It was recognized, however, that “civic energy would need some early support, but it could soon become the natural preference over what an increasingly outdated utilities sector is offering, having failed to anticipate the potential of local energy and what consumers want from their energy providers.”
The civic energy sector looks like a new idea but it is not new in the Philippines. In some island barangays or even in urban poor communities, there are similar initiatives. The idea of how it can be put into operation varies from place to place, depending on the context of the community.
In Iloilo City, there are people’s organizations that are managing the barangay or community power distribution system. There is one being operationalized by urban poor associations such as the Bolilao Empowerment of Neighborhood Association (BOENAS) in Bgy. Bolilao in Mandurriao district and another one by Bgy. North Baluarte Paglaum Community Association (NBPCA). These associations are also organized by non-governmental organizations. The former is by the labor party Partido ng Manggagawa, while the latter is by Signpost Philippines Inc.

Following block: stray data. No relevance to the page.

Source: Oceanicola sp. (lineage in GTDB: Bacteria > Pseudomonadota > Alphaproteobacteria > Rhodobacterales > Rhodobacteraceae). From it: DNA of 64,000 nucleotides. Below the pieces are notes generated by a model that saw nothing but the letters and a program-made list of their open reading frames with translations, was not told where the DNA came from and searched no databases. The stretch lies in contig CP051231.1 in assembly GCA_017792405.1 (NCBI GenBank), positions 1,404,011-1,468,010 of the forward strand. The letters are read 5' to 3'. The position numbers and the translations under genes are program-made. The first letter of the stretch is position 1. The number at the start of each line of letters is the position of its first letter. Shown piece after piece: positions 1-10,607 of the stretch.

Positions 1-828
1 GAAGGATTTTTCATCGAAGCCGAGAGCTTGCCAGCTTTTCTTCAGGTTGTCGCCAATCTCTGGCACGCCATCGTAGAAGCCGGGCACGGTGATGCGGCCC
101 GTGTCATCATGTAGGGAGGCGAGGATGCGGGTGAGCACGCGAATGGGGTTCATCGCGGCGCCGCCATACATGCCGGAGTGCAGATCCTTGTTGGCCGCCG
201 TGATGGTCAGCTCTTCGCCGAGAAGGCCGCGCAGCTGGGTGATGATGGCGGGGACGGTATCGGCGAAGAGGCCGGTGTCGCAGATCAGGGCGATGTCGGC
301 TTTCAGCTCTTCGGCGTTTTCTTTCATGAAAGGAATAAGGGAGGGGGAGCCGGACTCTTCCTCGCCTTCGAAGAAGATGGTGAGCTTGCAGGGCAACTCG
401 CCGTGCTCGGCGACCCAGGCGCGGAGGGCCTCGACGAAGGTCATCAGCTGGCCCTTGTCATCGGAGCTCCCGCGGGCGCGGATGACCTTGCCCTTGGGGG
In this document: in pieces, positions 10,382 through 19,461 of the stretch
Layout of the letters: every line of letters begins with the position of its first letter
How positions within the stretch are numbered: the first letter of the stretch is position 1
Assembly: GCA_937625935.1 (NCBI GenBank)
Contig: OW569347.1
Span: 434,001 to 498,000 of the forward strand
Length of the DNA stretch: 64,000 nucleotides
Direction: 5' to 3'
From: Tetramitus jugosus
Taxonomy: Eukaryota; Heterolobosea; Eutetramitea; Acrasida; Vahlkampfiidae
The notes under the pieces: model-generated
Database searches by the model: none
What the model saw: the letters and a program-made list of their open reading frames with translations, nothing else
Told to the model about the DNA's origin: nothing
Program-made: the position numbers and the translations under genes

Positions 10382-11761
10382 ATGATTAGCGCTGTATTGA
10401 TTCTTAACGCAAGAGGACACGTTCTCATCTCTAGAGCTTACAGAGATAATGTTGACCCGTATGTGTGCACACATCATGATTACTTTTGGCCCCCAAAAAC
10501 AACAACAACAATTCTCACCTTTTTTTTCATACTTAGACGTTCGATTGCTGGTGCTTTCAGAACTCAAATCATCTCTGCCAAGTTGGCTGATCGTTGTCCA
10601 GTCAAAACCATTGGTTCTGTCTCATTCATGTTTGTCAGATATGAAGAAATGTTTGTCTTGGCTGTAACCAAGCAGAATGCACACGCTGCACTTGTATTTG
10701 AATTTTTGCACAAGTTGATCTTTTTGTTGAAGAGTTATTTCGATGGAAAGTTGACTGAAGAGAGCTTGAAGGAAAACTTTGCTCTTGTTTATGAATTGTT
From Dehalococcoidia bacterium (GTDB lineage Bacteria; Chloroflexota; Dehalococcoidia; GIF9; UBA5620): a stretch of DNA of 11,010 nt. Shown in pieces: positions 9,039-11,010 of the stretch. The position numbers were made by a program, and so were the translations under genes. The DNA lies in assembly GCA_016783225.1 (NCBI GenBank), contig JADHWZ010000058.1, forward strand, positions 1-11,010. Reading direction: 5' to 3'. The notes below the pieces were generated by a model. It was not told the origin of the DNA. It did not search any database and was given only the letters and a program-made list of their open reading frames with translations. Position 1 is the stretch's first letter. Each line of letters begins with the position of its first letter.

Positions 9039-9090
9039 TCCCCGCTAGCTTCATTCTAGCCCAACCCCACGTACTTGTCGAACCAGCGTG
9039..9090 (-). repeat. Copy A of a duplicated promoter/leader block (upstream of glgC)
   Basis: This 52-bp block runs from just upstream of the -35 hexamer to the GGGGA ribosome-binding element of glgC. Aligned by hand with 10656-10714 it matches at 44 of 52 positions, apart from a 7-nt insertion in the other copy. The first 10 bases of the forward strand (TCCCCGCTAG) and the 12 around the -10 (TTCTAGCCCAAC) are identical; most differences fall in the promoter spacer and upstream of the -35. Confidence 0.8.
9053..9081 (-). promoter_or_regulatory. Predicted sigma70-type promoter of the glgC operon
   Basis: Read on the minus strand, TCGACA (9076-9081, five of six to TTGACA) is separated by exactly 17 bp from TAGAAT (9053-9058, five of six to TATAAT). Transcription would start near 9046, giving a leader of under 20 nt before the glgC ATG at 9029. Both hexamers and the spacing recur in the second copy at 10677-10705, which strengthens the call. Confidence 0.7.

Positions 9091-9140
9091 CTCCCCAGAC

The benefits of having to manage its own power distribution system is three-fold: it minimizes power pilferage and illegal tapping by illegitimate power end-users; it prevents fire, which in many cases, has burned down entire communities, because of illegal connection; and, it has empowered people in communities by acting as a collective rather than going individual.
Professor Roberto “Obet” Verzola has also imagined a similar transition. In his research, “Crossing Over: The energy transition to renewable electricity,” Verzola explained that the Philippines has enough physical resources that can be utilized for renewable energy projects and are within range of financial viability.
Verzola also discussed the net metering system as the power system of the future, especially with the growing acceptability and affordability of solar photovoltaic at the household level. In the days ahead, households will no longer be just end-users of power, but they will likewise become generators of electricity with the use of solar power.
The net metering system has been adopted by many countries. Citizens who are using solar power at the household level now have access to a mixed source by being connected from its own power system from solar installed at the household and from conventional power dispatched by power distribution companies through the power grid.